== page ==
Wednesday, September 29, 2010

The Trinity County Sheriff's Race: Why it's So Important

Sometimes a story really sticks with you. This one, which I read about in the local newspaper, and which I retell now from memory, was deeply disturbing.

I'll begin with a little background: Our county has a very serious drug problem. In this case I’m not referring to the rampant over-written prescription problem that exists. No, that is a far lesser problem when compared with the large scale marijuana production that goes on in a little, tragic corner of our county called "Trinity Pines." Trinity Pines is a large subdivision that is "off the grid."

At one point it was beautiful there. No longer. People have flocked from out of state (the license plates in the area are mostly Oregon, Washington and Florida) to work on pot plantations that have completely destroyed the land. Bulldozers and raw sewage abound. The structures are built without regulations, and deforestation (to make room for pot gardens) have left the land bare. When law enforcement officers show up gunshots ring out throughout the subdivision.

Unfortunately, many people moved to Trinity Pines before it became the toxically dangerous mess that it is today. People bought land to retire. They moved their to raise their families in a beautiful, pristine place. And not all of them have been able to afford to pack up and move, particularly now that Trinity Pines has become a cesspool (not good for land prices when you're trying to sell).

Now to the story that stands out so clearly, perhaps because it could really happen to anyone in this county.

A man returns home to find out from his wife that his neighbors, who are growers, have been firing their guns onto his property again. The wife managed to get the children quickly inside, where they've spent the day cowering in fear, hoping that the walls of the house keep them safe from the gun fire outside.

He goes next door. It's the last thing that he wants to do, but he must do something. He's called the sheriff dozens of times for the same complaint and they never come. Gun fire is low on their list of problems. Even if it is directed at small children.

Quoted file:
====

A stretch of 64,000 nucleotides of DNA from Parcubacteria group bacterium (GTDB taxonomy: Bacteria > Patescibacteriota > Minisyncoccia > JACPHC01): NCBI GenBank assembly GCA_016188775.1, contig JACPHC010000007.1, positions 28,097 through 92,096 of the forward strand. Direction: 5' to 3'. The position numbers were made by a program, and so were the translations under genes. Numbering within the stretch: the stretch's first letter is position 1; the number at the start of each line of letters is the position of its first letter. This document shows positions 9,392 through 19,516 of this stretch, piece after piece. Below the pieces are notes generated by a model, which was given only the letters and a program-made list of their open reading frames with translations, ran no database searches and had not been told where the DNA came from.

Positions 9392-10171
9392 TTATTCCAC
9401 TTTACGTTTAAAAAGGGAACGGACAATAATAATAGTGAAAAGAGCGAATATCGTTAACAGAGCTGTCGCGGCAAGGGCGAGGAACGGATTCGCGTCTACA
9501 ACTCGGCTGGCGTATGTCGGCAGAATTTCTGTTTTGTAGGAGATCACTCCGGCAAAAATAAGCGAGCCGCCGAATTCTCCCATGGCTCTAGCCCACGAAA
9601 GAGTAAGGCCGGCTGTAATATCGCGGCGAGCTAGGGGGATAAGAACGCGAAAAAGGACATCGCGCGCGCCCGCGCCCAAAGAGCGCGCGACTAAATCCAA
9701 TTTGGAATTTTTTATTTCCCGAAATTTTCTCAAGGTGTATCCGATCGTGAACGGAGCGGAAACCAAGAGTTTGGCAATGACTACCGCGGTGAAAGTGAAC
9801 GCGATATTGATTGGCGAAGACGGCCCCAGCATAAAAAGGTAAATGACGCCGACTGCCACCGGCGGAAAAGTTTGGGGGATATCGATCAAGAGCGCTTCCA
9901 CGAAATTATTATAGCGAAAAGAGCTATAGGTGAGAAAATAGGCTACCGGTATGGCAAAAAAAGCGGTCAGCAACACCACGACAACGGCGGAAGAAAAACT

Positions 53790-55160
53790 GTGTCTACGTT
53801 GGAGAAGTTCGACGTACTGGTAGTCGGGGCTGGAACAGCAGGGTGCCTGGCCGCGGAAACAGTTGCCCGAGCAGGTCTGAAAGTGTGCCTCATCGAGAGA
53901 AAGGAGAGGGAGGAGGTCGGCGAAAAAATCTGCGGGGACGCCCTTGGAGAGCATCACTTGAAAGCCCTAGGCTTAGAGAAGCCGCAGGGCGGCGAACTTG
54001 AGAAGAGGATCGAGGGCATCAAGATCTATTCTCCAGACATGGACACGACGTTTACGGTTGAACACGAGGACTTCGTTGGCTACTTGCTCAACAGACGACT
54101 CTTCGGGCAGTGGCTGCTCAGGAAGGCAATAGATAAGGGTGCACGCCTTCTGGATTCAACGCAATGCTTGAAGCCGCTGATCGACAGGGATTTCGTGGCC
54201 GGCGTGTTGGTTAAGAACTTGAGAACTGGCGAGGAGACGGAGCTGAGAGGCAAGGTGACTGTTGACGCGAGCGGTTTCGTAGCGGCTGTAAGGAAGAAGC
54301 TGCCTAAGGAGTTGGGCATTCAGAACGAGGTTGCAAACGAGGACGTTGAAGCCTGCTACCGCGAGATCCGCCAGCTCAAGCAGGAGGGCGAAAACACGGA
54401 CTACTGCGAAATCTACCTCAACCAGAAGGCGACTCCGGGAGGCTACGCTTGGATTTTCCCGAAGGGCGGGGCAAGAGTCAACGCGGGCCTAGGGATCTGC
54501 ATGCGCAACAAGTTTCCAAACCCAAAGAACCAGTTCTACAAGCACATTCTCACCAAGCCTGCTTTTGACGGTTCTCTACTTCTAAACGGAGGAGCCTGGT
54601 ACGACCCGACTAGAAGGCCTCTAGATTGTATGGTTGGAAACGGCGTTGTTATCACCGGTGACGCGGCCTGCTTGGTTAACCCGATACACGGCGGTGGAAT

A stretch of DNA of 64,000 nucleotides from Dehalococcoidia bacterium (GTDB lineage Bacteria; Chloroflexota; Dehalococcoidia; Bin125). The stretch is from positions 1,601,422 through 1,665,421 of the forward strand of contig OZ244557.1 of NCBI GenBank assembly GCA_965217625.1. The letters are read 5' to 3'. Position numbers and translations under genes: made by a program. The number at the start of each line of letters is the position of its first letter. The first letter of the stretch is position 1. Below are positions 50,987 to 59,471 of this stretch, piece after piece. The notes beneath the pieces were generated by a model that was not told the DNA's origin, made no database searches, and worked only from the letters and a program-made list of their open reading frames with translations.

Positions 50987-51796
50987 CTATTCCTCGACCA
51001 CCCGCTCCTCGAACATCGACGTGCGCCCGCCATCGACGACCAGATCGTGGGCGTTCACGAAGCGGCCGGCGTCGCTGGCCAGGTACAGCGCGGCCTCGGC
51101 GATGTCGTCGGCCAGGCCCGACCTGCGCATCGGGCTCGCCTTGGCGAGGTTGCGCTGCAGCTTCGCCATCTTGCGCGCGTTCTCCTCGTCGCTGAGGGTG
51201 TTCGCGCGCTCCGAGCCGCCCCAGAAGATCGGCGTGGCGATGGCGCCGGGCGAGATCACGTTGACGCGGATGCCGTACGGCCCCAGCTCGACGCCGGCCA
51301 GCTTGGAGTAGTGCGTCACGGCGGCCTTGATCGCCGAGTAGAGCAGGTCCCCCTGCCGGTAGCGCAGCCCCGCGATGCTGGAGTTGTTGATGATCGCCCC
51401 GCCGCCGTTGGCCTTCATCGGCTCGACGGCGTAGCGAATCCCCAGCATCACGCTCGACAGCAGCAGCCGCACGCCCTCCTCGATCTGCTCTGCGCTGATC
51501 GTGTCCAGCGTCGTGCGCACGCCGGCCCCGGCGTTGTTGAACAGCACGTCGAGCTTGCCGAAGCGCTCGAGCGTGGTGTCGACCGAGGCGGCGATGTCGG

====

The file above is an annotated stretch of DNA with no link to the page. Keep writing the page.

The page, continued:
Things go better than expected when he shows up at his neighbors house. He asks them not to shoot at his home. And he goes back to work on his own property.

A few hours later he's out working on his tractor when his neighbors step out of the trees, towards him, holding shotguns. The two that he sees right away climb up on the front of his tractor. He doesn't see the third until it's too late. The third man climbs up behind him and grabs him around the neck and begins to strangle him.

The hero of this story, a father, trying to make a living for his family and protect them, has long since learned to work with a rifle across his lap. He begins to fight back as the three men attack him, using the butt of his rifle to hit one of them. As he does the rifle fires, shooting the man behind him, whose fingers are still wrapped around his neck, in the shoulder.

That ends the fight. The other two are less bold now that their friend is on the ground bleeding. Our hero asks them if they'd like him to drive them into town to the hospital. They refuse, picking their friend up and disappearing into the forest.

Our hero goes back to his home and calls 911. He explains what happened. He tells them that he was attacked by three men with guns, three men who had been firing at his children all day, and that he shot one of them in the struggle.

Hours pass. He stays inside with his family. Finally, five hours later, the sheriff's deputies arrive, led by Mr. Dave Cox, who would like to be our brave new leader. They arrest the father, and confiscate all of his weapons (in a county with drug cartels, everyday growers, mountain lions, bears and coyotes, most people do have weapons). They let the other men, all of who have outstanding warrants on weapons charges in other counties, go. And then they leave the mother and her children, alone and unarmed.

Thankfully, they survived the terrifying days that followed, while Our Hero spent his days in a jail cell, waiting for bail to be set. Finally, weeks later, he was released, without being charged, despite Mr. Cox's best efforts.

The story of being held for weeks, or months, or even years (one man was held for two years without bail before finally being found innocent on all charges) isn't unusual in our county. Mr. Cox, who works for the investigator's office, is more concerned with getting convictions than with the truth.

And that may be the most frightening part of all of this...

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